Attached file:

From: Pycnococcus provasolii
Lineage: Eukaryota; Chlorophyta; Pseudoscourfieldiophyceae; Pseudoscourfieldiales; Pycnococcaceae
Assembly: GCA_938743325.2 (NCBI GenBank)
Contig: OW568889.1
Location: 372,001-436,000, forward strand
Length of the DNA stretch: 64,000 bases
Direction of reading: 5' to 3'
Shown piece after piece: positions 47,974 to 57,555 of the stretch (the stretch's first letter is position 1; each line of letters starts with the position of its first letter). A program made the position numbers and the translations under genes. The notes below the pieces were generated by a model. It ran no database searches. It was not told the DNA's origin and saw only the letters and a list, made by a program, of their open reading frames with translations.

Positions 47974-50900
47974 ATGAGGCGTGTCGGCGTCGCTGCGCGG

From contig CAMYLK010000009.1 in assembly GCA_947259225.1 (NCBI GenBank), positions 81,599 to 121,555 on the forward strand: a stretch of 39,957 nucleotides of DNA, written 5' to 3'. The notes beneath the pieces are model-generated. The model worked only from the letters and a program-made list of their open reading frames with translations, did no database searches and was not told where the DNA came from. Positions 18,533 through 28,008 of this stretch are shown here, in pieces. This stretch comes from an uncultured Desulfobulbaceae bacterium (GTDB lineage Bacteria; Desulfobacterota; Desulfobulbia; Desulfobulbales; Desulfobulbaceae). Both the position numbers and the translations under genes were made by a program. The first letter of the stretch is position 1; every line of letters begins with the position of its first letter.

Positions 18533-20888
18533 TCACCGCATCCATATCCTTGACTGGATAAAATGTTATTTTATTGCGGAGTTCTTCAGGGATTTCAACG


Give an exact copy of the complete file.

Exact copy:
From: Pycnococcus provasolii
Lineage: Eukaryota; Chlorophyta; Pseudoscourfieldiophyceae; Pseudoscourfieldiales; Pycnococcaceae
Assembly: GCA_938743325.2 (NCBI GenBank)
Contig: OW568889.1
Location: 372,001-436,000, forward strand
Length of the DNA stretch: 64,000 bases
Direction of reading: 5' to 3'
Shown piece after piece: positions 47,974 to 57,555 of the stretch (the stretch's first letter is position 1; each line of letters starts with the position of its first letter). A program made the position numbers and the translations under genes. The notes below the pieces were generated by a model. It ran no database searches. It was not told the DNA's origin and saw only the letters and a list, made by a program, of their open reading frames with translations.

Positions 47974-50900
47974 ATGAGGCGTGTCGGCGTCGCTGCGCGG

From contig CAMYLK010000009.1 in assembly GCA_947259225.1 (NCBI GenBank), positions 81,599 to 121,555 on the forward strand: a stretch of 39,957 nucleotides of DNA, written 5' to 3'. The notes beneath the pieces are model-generated. The model worked only from the letters and a program-made list of their open reading frames with translations, did no database searches and was not told where the DNA came from. Positions 18,533 through 28,008 of this stretch are shown here, in pieces. This stretch comes from an uncultured Desulfobulbaceae bacterium (GTDB lineage Bacteria; Desulfobacterota; Desulfobulbia; Desulfobulbales; Desulfobulbaceae). Both the position numbers and the translations under genes were made by a program. The first letter of the stretch is position 1; every line of letters begins with the position of its first letter.

Positions 18533-20888
18533 TCACCGCATCCATATCCTTGACTGGATAAAATGTTATTTTATTGCGGAGTTCTTCAGGGATTTCAACG